January 19, 2011 | 10:00am
If you've been at the intersection of Central Avenue and Roosevelt Street in downtown Phoenix, you might have spotted the giant metal sculpture situated by the Metro Light Rail stop.
The figure is supposed to represent a man raising his arms toward the sky, though it's also been likened to Gumby and shotgun barrels.
The sculpture is titled "Release the Fear," and it was made partially from 8,000 pounds of metal taken from "weapons used in violent acts collected throughout Arizona," according to the inscription at the base of the statue.
Local artist Robert John Miley
spent more than ten years gathering materials and funds to erect "Release the Fear". The City of Phoenix donated the space for the statue, and law enforcement donated the confiscated weapons.
The weapons were melted down into a 3-D collage around the base of the statue, and are clearly visible as weapons -- revolver chambers, bullets, shotgun barrels, and triggers all mesh together into a poignant piece of art.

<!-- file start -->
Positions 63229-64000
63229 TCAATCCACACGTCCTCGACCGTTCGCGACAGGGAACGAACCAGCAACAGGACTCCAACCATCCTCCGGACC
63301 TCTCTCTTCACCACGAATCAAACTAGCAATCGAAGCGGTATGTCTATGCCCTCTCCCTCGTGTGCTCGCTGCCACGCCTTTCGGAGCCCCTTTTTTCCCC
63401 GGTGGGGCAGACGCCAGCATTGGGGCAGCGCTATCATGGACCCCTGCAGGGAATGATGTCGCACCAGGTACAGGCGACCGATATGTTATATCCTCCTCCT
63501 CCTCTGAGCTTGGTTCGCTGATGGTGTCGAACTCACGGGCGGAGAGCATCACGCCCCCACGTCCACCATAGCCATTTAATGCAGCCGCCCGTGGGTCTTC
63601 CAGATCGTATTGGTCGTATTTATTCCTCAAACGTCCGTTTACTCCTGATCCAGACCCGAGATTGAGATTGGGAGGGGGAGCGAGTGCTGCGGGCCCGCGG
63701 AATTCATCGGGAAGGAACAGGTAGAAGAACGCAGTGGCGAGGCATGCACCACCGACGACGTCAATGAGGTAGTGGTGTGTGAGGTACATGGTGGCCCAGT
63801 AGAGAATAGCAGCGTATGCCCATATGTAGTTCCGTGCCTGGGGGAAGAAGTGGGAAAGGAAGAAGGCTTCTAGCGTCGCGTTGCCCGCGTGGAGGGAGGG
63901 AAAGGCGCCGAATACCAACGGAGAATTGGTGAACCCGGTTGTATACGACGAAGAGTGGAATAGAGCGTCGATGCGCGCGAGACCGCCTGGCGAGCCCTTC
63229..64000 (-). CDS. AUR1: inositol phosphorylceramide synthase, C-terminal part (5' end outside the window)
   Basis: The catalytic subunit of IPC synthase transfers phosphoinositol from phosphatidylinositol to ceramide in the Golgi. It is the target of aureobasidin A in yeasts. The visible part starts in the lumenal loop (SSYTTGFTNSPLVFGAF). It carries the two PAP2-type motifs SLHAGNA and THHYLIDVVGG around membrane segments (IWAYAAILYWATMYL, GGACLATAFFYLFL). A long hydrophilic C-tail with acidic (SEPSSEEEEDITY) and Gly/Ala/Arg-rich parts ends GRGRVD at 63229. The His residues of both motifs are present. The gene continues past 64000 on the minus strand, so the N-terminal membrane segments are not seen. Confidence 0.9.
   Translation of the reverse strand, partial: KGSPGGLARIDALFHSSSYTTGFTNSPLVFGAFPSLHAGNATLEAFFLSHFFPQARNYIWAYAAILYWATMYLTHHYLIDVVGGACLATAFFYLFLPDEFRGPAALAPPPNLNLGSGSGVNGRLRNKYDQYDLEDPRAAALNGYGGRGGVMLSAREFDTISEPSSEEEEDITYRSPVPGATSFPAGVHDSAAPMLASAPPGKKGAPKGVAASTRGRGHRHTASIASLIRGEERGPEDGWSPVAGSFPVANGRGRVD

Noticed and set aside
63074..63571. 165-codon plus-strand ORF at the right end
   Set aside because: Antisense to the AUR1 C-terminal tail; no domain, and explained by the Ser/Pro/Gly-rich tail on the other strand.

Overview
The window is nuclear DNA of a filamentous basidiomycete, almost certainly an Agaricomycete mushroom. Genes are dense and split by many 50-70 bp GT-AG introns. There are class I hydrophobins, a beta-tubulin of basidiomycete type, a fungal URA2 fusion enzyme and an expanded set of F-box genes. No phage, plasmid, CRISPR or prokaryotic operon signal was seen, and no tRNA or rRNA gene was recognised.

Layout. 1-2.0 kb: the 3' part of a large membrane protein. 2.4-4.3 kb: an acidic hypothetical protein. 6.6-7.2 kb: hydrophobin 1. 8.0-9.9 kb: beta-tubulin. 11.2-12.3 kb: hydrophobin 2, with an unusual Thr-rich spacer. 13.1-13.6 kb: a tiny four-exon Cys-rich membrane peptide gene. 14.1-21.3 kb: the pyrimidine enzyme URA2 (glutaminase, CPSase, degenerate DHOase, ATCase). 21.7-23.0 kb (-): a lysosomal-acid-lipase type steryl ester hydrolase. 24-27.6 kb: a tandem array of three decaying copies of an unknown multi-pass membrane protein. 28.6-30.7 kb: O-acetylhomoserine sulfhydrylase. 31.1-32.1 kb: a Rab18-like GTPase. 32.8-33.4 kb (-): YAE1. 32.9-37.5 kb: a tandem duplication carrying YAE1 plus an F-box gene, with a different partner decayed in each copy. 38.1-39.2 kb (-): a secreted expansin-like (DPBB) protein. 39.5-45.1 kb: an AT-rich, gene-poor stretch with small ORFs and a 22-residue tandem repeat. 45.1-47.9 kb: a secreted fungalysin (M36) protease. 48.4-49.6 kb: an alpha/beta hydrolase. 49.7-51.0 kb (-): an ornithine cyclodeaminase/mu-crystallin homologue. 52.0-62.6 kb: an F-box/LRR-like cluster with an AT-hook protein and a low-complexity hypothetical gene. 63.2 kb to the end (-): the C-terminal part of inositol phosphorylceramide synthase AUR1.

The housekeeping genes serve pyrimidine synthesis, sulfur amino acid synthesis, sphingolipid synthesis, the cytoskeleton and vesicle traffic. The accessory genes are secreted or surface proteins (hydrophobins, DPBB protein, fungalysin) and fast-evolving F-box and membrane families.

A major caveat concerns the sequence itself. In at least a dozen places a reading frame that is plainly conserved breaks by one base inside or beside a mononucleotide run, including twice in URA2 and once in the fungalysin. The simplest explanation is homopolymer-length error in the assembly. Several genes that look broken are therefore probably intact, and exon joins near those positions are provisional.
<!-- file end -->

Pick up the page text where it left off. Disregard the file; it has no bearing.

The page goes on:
A close-up shot of some of the melted weapons in the sculpture.
Local high school students and convicts from chain gangs volunteered to help Miley throughout the creative process and construction. By the time the sculpture was finished in 2005, it stood 24-feet tall and weighed about 8.5 tons.
Miley named the sculpture after an organization he founded in 1996 called Release the Fear, Inc.
, a non-profit organization that seeks to "counter the effects of violence in our society," according to the website.
Last February, Miley received a reward for helping with the capture of fugitive Michael Chaves, and was featured on America's Most Wanted. Miley donated his reward to Release the Fear, Inc.
There's plenty to see around Miley's Release the Fear sculpture, aside from the colossal sculpture itself. One of the most interesting details surrounding the sculpture are the quotes from famous peace advocates, including this one from Mahatma Gandhi: "You must be the change you wish to see in the world."
The mission statement at the base of the sculpture.